• success - This would consider the pathing completed and run the next line. Since the pathing didn’t complete, this does not seem to be the correct choice.
  • failure - This would consider the pathing impossible to complete and it unwinds the stack telling each dependent routine that it is out of luck and it won’t complete either. All the dependent routines are properly cleaned up. This may be correct in many cases though it might be overkill. This is very similar to throwing an exception. There is currently no catch equivalent, though something like that might be possible so that some fail behavior could be run.
  • suspend - This would consider the pathing never completed though it would either not notify any dependent calls or it would notify them that this routine will never return and act accordingly. Some calls such as race will happily ignore this and just wake when some other routine completes whereas regular serial calls and sync must also wait forever. This could be the correct choice depending on the waiting calls and how any such “wait forever” calls are eventually cleaned up: destructed objects, cleared mind objects, new missions or levels, etc.

This is also the case with multiple sub-coroutines:

!guys: {guy1 guy2 guy3 guy4}

If one or more of the guys don’t get to the spot that line never really completes. Obviously you could have something more sophisticated that checks for a certain threshold number of guys before the reached_spot_matinee is triggered though the question here is about what is the most common correct behavior.

Your suggested calling of abort_coroutines_on_this(true) by hand in cases where you want it sounds like it might be the way to go. Alternatively there could be a flag that indicates the desired behavior (fail, succeed, suspend) for a particular aborted coroutine or all dependent coroutines on object or mind destruction.

The apply operator % is a single expression that keeps track of all its simultaneously running sub-coroutines so it is notified if a sub-coroutine fails or succeeds. Conversely, the branch that you used in your example that iterates over the list using do, severs the link between the calling context and the sub-coroutines. branch says run this and I don’t care how long it takes or what happens to it - though, as you noted, you can keep the invoked coroutine around and test whether it is still valid or not.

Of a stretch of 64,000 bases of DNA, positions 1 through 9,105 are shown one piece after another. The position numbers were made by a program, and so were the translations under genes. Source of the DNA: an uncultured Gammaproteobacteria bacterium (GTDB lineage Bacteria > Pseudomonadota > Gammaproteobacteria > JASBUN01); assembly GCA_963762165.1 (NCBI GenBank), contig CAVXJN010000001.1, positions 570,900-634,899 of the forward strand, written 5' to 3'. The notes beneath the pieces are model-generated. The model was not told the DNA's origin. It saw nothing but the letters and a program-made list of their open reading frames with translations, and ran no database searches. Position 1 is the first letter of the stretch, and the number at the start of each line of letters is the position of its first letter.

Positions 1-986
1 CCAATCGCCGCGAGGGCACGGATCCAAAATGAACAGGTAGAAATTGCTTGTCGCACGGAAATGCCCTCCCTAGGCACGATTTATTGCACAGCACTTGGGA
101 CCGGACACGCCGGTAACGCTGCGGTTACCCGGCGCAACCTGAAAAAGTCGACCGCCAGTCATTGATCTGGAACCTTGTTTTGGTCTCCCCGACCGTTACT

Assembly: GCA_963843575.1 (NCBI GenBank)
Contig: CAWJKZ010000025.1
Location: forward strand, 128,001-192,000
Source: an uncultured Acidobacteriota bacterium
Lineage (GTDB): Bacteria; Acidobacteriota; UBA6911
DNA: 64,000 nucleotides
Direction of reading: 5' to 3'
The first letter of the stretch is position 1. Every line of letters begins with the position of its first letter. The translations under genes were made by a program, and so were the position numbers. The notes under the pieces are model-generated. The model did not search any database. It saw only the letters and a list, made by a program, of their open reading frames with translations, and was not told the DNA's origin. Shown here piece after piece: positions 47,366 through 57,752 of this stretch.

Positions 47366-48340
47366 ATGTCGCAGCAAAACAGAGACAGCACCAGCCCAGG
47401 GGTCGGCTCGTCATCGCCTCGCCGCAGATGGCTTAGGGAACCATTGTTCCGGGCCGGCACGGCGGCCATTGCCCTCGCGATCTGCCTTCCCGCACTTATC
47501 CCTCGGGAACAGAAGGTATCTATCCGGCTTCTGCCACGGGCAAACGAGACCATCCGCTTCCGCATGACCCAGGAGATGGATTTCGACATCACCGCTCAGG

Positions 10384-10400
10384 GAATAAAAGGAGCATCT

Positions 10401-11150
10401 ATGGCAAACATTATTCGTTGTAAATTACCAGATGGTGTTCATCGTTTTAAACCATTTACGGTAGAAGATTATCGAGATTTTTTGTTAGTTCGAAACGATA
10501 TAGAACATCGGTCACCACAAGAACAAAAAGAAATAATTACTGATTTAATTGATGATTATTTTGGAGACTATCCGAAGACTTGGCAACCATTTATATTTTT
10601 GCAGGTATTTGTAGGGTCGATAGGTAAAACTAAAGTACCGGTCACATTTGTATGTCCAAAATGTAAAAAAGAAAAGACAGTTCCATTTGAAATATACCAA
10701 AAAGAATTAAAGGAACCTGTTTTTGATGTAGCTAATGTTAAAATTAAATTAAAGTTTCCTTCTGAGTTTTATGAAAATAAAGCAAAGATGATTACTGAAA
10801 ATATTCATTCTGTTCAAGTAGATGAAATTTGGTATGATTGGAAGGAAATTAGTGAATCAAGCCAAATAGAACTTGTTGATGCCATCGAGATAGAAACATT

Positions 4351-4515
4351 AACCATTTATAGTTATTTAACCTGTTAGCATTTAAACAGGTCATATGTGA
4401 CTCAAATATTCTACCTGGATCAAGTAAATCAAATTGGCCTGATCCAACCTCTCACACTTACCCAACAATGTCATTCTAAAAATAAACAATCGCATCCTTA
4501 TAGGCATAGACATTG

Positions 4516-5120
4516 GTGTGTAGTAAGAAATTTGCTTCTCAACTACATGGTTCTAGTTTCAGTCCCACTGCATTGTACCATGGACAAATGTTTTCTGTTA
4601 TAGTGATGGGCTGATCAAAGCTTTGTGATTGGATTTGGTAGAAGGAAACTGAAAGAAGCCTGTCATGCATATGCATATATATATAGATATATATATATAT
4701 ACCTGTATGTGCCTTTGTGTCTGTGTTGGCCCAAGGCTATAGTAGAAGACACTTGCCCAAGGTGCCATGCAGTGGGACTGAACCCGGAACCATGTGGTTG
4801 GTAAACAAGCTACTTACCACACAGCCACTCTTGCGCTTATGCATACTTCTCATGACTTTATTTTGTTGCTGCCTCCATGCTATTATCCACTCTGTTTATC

Still with me? :madsci:

As I say, this is a very tricky area - one that is commonly experienced with pathfinding which inherently takes time and often fails or is aborted before it completes.

If anyone has any further ideas please speak up. I would love more thought in this area. :thinking:


This has been very helpful to me. I can see why it is a complicated decision. This has clarified a feature of the language that I have so far been completely ignorant of.

println("We finished, but not if _co1 or _co2 were aborted!")

This is going to make me re-think some things, because there have been places where I’ve tried to handle fallout logic but was confused as to why it never ran.

Now that I actually understand this as well as the abort_coroutines_on_this parameter, I feel like the default behavior makes sense.

One last clarification on this. I’ve always thought of the apply operator % as a shortcut for using sync on a list. And the apply race operator %> as a shortcut for using race on a list. From my testing, the operators seem to be functionally equivalent to their named counterparts even in the area of sub-coroutine failure behavior as discussed above. Is this true? Or are there other differences between the operators and the named counterparts (assuming that we are only talking about using them on coroutines rather than methods)?


Something I’m still foggy on is coroutine scope and how this is determined. Can someone tell me what the correct coroutine scope is for the table below?

Code Executed From Scope?
this._co A A?
branch this._co A A?
@some_class_a._co B A or B?
branch @some_class_a._co B A or B?
@list_of_a%_co C A or C?